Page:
I guess these items were burried in the fine technical print so I was surprised to find them on the device. I have a few iPhone recording apps that work well with the built-in mic (located at the top left next to the headphone jack) and the sound quality is pretty good.

I was more surprised about the compass since there is no Compass app like on the iPhone. I happen to find it when I ran V-Cockpit GPS which I downloaded for my iPhone. This is a dashboard app that simulates the cockpit of an airplane. It uses the GPS and the compass and I was surprised that the compass heading actually worked (there is no GPS on the iPad). There is a free version that I would recommend to just try it out for the compass and sound effects. This program looks pretty good at 2x.

4. Picture Frame mode.
One of the things mentioned about the iPad is how great it would be as a photo viewer. It has the standard Photo app that has a slideshow mode (just like on the iPhone). What surprised me was the little icon next to the Slide to Unlock when you wake up the iPad. Pressing this icon starts a slideshow of your photo gallery. I can see having this in your iPad dock (a $29 optional accessory) and displaying the slideshow while it’s charging.

3. Need for an iPad stand.
I downloaded the Netflix app and watched a few movies from my Instant Que. It was nice to be able to move from room to room and keep watching the movie but couldn’t find a good way to prop the iPad at the right angle to watch the screen without having to hold it.

The description of the Apple iPad case talks about it folding at the right places to angle the iPad for landscape viewing. It does need something if you plan to watch videos on the device. I did find a pretty good solutions in the housewares department that is used to display single dish plates. I purchased one for around $8 and works great for holding the iPad at a angle in both the landscape and portrait positions. You can see it in the iPad photo.

2. How many smudges it gets.
The display is shinny and bright but after a few hours of use I was surprised how many smudges were on the screen.  The screen is large and when it off it really does show your finger smudges. I also noticed if you use it outdoors in bright sunlight the display is hard to read and the finger smudges show up even when the device is on.  This makes the Kindle a much better book reader if you like to read at the beach.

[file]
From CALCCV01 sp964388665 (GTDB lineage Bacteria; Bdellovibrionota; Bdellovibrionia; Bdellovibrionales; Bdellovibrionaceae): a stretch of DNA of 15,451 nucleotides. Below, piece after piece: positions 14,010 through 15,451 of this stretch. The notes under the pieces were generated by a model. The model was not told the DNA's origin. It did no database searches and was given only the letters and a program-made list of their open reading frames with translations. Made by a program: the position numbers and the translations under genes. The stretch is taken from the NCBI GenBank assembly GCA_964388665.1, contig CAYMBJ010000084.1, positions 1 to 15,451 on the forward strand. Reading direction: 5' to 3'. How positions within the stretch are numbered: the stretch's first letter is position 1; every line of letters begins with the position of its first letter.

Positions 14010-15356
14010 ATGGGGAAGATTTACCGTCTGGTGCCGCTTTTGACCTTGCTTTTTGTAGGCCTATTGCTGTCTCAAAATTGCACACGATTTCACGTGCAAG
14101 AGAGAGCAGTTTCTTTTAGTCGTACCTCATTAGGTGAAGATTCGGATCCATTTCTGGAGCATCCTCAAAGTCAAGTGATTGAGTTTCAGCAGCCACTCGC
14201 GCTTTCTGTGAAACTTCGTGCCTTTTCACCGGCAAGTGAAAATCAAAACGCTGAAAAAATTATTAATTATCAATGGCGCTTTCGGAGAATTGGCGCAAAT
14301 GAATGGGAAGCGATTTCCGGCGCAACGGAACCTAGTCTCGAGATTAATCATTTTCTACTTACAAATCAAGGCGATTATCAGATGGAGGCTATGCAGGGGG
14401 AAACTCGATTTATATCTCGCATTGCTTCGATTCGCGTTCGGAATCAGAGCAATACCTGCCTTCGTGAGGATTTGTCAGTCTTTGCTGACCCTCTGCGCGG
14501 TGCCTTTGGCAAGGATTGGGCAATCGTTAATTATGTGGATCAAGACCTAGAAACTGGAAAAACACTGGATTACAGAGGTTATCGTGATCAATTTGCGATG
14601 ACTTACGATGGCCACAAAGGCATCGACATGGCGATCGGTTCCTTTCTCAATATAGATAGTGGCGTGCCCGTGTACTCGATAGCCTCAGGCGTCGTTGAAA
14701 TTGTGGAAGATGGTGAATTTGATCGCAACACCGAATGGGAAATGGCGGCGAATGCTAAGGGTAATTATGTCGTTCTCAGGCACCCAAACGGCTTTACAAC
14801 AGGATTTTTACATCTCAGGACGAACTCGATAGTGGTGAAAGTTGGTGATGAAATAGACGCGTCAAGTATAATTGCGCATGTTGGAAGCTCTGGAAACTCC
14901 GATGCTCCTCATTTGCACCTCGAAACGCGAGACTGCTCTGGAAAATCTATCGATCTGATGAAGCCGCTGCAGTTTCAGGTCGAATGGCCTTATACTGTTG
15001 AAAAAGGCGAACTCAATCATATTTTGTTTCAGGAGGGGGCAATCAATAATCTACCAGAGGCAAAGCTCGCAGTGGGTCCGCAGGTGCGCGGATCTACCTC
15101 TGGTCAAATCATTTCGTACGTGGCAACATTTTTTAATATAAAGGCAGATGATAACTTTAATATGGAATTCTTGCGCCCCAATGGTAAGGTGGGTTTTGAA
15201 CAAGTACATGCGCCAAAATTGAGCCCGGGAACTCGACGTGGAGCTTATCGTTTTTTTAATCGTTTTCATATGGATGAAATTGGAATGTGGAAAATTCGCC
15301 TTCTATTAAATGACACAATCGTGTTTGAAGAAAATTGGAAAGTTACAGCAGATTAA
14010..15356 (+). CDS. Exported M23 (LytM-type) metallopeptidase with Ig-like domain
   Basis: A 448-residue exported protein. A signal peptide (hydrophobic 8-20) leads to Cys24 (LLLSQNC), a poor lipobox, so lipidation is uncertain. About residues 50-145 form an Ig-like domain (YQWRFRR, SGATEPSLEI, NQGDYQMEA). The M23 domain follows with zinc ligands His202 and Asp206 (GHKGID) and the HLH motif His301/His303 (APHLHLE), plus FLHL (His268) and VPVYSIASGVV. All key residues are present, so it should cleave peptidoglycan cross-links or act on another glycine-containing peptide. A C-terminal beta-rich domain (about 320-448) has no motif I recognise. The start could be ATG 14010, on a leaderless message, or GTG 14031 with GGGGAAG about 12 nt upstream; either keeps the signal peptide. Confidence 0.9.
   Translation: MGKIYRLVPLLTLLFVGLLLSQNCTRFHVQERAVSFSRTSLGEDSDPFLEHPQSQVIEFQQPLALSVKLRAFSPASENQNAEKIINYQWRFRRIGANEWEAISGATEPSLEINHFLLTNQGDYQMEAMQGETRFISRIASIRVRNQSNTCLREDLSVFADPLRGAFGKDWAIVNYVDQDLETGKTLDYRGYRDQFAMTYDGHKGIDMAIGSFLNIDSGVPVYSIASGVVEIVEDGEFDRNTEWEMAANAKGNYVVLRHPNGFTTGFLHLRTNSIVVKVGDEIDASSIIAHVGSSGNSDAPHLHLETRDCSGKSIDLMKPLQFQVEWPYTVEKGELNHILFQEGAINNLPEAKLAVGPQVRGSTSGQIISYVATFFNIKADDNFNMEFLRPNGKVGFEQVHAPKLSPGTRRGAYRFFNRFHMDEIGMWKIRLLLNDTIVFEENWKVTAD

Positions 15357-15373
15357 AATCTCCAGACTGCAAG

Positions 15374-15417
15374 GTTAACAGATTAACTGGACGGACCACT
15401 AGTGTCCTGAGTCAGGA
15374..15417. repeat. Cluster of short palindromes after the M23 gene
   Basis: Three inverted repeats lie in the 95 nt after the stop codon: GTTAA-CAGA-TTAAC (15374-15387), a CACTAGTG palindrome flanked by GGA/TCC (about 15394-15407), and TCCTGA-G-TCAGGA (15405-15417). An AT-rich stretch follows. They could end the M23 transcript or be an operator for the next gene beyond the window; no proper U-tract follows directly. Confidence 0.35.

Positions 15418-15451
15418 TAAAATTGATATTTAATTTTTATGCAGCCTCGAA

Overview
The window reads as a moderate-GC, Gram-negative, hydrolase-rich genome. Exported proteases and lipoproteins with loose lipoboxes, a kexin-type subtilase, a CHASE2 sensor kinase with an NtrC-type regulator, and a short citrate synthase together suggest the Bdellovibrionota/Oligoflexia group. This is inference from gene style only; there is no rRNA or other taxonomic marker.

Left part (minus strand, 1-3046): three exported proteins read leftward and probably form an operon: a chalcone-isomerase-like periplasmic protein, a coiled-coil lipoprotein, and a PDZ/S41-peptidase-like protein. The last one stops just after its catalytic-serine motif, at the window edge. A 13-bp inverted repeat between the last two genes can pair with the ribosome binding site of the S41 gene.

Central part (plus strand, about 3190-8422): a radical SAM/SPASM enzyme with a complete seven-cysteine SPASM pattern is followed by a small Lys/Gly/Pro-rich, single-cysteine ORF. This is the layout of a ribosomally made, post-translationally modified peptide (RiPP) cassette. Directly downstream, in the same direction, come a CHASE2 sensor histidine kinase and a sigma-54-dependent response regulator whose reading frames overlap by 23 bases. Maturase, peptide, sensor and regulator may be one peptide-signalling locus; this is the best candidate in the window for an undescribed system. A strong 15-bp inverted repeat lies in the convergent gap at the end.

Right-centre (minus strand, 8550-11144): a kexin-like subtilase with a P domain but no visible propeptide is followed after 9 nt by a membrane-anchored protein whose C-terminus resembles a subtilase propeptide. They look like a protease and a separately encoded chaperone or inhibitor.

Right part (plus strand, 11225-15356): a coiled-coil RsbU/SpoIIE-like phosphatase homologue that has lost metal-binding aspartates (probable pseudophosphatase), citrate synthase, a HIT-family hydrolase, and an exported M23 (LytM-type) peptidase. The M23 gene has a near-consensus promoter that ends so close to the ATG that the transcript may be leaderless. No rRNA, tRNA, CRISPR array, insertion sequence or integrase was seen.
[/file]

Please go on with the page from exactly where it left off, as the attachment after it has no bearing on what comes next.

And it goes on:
1. Missing built-in Apps.
The iPad comes with: Mail, Safari, Photos, iPod, iTunes, Calendar, Contacts, Notes, Maps, Videos, YouTube, App Store, and Settings. What’s missing is: Stocks, Clock, Calculator, Compass, and Weather. I realize that these functions can be had with third-party apps for free or a small price but I was surprised when I went to check the weather and “couldn’t find the (built-in) App for that.”

The bottom line (here comes the mini-review): I was very impressed with the iPad and I do think it’s a game changer for comsuming media. I have more to say about the media aspects of the iPad, but I’ll save that for another time.

If you have a iPad let me know how you like and what surprised you.


4 thoughts on “10 Things That Surprised Me About the iPad

  1. #2 is the reason I have not bought an iPhone or any other “touch-screen” style device. I HATE finger-smudges. I hate how mucked up things look with even minimal use. Yuck. Just. Yuck. And I can’t count how many times someone has tried to hand me a device to look at something, and it’s covered in prints. Just ew.